Haringey Council has so far spent nearly £380,000 on safety works at schools affected by the crumbling concrete crisis.

Three schools owned by the council – Hornsey School for Girls, Welbourne Primary School and Park View School – are known to contain reinforced autoclaved aerated concrete (Raac), which has sparked a national safety alert.

The material, a lightweight form of concrete used in construction for several decades up until the mid-1990s, could be at risk of collapse at the end of its 30-year lifespan.

At the end of August, the government told more than 100 schools across the country to close areas or buildings containing Raac until safety measures had been put in place.

Haringey Council said it had taken a proactive approach to Raac and was already tackling the issue before the announcement, having carried out borough-wide surveys in February to identify concerns.

In response to a Freedom of Information request by the Local Democracy Reporting Service, the council revealed the total cost of building safety works to remediate Raac issues in schools has been £376,571 to date.

The figure relates to works directly affecting areas of the schools that contain Raac and does not include associated costs such as providing alternative accommodation and bringing affected areas back into use.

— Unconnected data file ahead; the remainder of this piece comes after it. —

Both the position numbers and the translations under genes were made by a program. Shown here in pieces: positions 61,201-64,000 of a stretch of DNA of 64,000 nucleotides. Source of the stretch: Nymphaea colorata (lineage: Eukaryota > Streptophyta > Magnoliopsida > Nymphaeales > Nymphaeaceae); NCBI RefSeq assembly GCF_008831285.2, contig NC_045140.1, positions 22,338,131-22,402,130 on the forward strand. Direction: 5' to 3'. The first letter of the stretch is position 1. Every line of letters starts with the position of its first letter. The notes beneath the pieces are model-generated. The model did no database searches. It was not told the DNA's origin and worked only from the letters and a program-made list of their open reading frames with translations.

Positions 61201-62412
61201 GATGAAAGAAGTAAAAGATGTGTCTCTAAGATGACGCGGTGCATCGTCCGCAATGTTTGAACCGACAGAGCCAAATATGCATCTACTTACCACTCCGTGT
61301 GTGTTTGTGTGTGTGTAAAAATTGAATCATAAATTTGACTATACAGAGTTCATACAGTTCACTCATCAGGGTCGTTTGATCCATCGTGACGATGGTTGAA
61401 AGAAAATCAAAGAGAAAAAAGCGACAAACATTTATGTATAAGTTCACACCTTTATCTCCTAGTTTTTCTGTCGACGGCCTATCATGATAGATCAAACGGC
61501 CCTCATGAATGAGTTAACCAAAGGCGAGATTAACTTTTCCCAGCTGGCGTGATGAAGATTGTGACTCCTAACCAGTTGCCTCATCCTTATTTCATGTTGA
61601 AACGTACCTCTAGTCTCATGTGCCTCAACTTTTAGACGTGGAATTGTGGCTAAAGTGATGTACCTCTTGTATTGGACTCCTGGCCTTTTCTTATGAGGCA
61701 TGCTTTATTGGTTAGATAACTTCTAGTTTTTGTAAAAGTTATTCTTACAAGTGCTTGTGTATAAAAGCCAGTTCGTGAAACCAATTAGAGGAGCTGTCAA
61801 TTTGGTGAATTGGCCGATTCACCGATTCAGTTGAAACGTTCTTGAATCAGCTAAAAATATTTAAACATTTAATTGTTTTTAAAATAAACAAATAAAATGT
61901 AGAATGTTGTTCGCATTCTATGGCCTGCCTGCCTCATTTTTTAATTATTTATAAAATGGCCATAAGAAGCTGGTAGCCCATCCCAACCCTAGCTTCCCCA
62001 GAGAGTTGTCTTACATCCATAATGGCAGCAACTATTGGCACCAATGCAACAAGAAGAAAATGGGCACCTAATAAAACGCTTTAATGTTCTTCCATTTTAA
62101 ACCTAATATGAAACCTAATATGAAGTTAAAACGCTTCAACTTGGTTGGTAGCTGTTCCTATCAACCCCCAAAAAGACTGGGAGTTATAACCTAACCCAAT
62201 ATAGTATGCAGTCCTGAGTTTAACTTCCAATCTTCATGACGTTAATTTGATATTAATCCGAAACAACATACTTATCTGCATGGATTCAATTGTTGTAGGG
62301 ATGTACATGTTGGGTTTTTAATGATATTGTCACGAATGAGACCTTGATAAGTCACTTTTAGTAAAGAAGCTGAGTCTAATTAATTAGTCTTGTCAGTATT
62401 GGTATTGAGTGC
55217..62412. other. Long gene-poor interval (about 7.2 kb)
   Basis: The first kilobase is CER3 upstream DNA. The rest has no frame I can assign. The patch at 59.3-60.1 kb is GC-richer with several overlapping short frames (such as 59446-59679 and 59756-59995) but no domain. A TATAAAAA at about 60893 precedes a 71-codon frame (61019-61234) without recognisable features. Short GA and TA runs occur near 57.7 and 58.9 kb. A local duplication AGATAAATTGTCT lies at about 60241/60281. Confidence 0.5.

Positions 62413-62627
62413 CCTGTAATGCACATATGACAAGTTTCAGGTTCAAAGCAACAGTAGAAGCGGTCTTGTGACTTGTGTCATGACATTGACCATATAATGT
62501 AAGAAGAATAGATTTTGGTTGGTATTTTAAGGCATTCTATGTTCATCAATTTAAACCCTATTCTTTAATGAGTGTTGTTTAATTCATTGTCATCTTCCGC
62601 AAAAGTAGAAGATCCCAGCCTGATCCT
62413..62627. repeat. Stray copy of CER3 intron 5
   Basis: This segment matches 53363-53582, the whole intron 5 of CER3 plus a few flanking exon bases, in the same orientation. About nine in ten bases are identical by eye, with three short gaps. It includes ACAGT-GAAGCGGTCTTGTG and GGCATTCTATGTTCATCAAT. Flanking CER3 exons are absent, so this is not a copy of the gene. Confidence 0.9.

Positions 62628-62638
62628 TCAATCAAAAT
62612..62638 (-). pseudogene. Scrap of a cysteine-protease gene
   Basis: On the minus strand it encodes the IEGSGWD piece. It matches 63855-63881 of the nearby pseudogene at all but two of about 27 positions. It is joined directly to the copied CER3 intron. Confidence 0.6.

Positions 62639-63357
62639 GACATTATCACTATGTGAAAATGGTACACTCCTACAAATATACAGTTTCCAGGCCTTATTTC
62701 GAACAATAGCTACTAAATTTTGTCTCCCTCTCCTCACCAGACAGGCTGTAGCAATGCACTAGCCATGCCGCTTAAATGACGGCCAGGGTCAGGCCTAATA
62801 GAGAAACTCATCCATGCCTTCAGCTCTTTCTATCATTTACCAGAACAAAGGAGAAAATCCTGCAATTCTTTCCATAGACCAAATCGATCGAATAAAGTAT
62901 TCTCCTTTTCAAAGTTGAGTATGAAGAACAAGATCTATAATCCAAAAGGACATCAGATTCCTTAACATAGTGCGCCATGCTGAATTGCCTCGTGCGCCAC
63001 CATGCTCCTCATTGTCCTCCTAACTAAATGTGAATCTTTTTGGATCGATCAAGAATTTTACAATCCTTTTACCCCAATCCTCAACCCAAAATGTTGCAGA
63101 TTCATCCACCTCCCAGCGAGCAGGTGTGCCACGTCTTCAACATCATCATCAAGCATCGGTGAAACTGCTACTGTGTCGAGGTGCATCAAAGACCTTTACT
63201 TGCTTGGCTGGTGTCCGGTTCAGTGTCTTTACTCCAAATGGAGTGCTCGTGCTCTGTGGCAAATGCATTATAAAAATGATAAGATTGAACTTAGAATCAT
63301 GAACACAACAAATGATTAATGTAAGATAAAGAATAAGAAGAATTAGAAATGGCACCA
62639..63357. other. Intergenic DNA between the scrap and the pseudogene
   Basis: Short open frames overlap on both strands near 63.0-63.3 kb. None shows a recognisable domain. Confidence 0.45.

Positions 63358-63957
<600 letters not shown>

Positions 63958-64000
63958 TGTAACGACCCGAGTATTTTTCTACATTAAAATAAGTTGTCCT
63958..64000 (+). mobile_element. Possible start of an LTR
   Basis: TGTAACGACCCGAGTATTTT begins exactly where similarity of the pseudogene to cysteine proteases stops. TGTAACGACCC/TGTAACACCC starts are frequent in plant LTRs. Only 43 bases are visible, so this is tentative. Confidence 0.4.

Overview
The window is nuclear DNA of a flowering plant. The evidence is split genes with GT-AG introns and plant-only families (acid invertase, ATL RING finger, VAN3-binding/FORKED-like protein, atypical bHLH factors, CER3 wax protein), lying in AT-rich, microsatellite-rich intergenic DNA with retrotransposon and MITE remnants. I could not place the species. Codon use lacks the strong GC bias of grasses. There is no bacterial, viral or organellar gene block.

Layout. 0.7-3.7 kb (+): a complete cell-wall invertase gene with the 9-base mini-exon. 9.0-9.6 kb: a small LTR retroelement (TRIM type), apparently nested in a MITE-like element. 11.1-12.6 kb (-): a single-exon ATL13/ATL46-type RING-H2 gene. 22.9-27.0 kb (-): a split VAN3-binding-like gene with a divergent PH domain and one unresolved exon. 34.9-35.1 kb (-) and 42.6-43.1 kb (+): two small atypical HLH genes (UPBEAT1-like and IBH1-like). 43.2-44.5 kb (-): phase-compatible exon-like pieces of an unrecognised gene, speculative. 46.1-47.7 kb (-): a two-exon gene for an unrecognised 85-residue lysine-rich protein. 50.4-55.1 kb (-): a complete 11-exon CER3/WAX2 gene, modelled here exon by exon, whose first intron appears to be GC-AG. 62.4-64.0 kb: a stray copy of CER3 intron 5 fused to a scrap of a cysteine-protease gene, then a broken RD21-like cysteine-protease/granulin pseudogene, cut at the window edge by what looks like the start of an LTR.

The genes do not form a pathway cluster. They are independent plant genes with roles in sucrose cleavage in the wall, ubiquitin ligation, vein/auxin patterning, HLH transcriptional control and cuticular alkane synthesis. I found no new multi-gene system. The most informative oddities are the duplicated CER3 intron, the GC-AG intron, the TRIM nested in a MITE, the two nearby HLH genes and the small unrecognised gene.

In July, the council signed a contract worth up to £715,000 for Raac remediation at Hornsey School for Girls after the material was found in roofs, science laboratories and the performing arts block.

An inspection found that some of the concrete panels had “deteriorated to an extent that remedial action is required within three to six months”. Some classes have been relocated to other parts of the school buildings while the safety works take place.

The council said the spending is not expected to impact on other building projects or services, adding that the Department for Education (DfE) had indicated it would meet capital costs that are directly related to the mitigation of Raac.

In September, chancellor Jeremy Hunt vowed to “spend what it takes” to tackle the concrete safety crisis.

A spokesperson for DfE said: “All schools where Raac is confirmed will be provided with funding for all mitigation works that are capital funded, such as propping and temporary accommodation.

“Where schools, colleges and maintained nursery schools need additional help with revenue costs, like transport to other locations or temporarily renting a local hall or office, we are actively engaging with every school affected to put appropriate support in place. We expect all reasonable requests will be approved.”